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    •  I'd be tempted to tell people there that there was (2+ / 0-)
      Recommended by:
      Dallasdoc, adrianrf

      a 'book' on them and their lives, check out this from today's Democracy Now!

      AMY GOODMAN: Malte Spitz, if you could talk about your own quite remarkable story, about how you got the metadata on you?
      MALTE SPITZ: Yeah. I started a lawsuit against the Deutsche Telekom, which is the largest phone company here in Germany, around four years ago, and I asked them that they should hand me over all the information they have stored on me. And at the beginning, they only wanted to hand me over just regular informations like my address and something like this. But I said that they also have to store all this so-called metadata. And so I started a suit against them to get handed out all this metadata they have stored about me. And at the end, it was six months of—with around 35,000 informations. So the Deutsche Telekom knew 35,000 times where I was, what I did and who I called and who I sent text messages. And after a while, I decided to publish all this information, because it was important for me to show the public that even if you only have so-called metadata, it only—it is also showing a really large part of your social life, because you can—
      AMY GOODMAN: So, Kristinn Hrafnsson, here you have this situation of metadata showing so much, and what Malte is showing us is they were doing this without the NSA, right? This was the German telecom that has all this information. What makes these NSA revelations so significant? You’re—you’ve now left being an investigative journalist in Iceland, and you go back and forth between Reykjavík and London. You work full-time for WikiLeaks. Why are these revelations that WikiLeaks has helped to reveal, or at least is now helping Edward Snowden, the whistleblower from—that worked with the NSA—why are they so significant?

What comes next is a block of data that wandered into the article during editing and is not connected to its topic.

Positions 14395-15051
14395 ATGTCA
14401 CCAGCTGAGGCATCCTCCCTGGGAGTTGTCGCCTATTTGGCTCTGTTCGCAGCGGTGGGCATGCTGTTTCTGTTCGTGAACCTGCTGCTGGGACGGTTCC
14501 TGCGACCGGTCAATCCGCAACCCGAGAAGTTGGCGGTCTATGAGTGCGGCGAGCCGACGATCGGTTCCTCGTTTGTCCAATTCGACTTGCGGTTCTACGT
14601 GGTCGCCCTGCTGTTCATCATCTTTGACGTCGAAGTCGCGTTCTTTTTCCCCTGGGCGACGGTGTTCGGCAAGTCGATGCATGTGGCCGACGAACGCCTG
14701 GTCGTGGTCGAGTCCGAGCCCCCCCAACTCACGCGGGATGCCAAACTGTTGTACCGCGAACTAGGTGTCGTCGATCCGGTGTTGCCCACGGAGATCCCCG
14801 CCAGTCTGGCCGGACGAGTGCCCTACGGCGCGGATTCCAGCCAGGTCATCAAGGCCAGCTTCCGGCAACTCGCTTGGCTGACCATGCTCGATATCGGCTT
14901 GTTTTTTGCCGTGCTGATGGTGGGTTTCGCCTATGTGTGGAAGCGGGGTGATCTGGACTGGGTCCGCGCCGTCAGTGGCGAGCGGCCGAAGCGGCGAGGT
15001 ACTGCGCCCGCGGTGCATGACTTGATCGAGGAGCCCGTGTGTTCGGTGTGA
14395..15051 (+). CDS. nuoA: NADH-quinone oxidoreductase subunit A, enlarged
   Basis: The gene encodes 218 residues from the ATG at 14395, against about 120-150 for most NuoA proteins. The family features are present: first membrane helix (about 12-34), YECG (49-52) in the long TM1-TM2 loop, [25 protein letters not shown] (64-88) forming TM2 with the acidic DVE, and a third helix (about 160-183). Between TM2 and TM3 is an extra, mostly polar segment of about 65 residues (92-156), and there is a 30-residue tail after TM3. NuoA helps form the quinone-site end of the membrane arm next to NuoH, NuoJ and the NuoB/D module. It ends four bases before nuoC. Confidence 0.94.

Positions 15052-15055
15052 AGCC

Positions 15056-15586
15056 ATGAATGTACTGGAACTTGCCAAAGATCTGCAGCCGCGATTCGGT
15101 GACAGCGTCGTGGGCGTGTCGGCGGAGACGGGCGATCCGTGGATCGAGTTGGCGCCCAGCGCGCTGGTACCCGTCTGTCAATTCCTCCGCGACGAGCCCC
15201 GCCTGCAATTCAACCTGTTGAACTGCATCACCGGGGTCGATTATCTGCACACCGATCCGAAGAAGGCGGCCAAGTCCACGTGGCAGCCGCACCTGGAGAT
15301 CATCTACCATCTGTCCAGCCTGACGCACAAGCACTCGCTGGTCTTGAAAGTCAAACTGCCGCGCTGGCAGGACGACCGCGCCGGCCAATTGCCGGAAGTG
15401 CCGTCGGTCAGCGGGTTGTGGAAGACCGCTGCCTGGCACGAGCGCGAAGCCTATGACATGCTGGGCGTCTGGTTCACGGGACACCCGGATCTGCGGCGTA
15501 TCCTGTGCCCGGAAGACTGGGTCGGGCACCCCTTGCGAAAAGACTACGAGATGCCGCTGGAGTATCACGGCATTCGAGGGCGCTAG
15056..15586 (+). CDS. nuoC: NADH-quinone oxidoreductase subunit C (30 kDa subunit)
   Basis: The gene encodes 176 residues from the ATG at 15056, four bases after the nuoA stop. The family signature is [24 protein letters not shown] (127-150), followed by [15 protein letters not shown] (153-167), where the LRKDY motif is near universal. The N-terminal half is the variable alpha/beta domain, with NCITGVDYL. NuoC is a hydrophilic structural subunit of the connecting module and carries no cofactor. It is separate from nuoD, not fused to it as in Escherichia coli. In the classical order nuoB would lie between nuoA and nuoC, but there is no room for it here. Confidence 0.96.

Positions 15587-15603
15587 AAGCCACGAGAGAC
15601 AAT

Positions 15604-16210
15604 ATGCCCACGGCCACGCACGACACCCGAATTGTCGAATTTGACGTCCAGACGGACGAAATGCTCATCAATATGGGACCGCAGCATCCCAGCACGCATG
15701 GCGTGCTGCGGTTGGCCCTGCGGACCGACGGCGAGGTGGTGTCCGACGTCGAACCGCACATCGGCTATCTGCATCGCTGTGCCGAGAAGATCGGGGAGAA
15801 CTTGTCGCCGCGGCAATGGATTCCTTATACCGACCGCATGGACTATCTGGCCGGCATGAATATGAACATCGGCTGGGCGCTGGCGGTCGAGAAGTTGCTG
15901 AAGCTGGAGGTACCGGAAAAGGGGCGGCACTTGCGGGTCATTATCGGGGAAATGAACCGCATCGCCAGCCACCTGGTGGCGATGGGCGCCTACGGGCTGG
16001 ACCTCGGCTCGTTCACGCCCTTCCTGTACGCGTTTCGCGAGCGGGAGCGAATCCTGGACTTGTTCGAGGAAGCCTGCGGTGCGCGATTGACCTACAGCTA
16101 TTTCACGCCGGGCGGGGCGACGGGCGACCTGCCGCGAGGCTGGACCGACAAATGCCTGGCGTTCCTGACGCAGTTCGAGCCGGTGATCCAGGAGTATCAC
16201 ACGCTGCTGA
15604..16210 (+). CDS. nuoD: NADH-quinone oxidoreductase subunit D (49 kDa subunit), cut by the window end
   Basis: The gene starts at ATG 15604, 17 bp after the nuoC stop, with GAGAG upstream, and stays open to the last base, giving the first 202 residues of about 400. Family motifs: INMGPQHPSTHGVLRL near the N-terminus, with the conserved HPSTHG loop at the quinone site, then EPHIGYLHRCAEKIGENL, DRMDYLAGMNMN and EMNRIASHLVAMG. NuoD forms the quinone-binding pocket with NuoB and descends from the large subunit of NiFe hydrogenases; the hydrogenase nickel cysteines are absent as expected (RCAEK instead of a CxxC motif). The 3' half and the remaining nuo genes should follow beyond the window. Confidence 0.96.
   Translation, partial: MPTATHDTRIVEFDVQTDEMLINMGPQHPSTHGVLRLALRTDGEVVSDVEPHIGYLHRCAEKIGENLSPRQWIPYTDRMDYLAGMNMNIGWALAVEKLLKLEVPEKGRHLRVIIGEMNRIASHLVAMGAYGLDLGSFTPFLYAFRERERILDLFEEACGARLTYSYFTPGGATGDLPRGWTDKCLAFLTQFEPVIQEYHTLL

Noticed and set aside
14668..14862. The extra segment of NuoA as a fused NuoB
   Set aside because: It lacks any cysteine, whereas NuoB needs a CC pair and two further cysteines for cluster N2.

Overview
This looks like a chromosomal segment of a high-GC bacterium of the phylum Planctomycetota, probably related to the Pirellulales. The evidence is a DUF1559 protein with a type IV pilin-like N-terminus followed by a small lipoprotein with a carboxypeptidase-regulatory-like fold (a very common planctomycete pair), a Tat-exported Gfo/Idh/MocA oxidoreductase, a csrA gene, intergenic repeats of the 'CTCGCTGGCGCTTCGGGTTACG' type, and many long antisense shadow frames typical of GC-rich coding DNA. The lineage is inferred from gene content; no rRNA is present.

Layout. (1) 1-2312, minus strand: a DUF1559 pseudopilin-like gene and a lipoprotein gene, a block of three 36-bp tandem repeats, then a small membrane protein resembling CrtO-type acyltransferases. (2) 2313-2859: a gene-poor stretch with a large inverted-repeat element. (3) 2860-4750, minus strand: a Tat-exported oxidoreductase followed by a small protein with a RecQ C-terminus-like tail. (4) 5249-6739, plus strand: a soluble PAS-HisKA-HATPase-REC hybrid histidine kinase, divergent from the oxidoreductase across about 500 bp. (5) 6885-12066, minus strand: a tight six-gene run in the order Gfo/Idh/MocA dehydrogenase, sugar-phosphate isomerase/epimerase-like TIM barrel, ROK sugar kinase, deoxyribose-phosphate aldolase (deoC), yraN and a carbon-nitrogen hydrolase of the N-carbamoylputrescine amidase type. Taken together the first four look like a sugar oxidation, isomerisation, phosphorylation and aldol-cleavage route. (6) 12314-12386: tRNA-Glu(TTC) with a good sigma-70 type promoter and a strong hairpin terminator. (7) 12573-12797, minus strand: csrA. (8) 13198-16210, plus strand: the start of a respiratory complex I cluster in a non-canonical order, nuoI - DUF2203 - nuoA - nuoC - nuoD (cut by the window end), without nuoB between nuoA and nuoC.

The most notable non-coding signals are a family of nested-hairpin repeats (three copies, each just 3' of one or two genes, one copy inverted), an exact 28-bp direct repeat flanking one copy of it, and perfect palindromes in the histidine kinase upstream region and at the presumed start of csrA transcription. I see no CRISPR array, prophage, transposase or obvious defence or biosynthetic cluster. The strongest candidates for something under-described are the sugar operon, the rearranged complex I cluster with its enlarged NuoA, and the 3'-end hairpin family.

Well, they are so significant because this is the kind of data we are now seeing, as mapped out for one individual, and they are being collected for millions of people, and not only the data from the telephone companies handed over, as Snowden revealed in his first leak, but also data on Internet, the email use, which also give you a location, because it’s linked to an IP address, which gives out a location, and who is where sending a message to whom. So, by putting this information together, you can, just by that metadata, so-called, get a very detailed picture of the life of an individual, without actually going into listening in the conversation or reading the messages. However, it has been said by experts and is known that it’s very hard to distinguish the actual metadata on emails, for example, and the actual messages. And it has been revealed that they have confirmed that they did not intentionally collect the content, but it’s there. And with the revelation we have now, who would trust the NSA for not looking into that?

      without the ants the rainforest dies

      by aliasalias on Tue Jul 02, 2013 at 12:27:22 PM PDT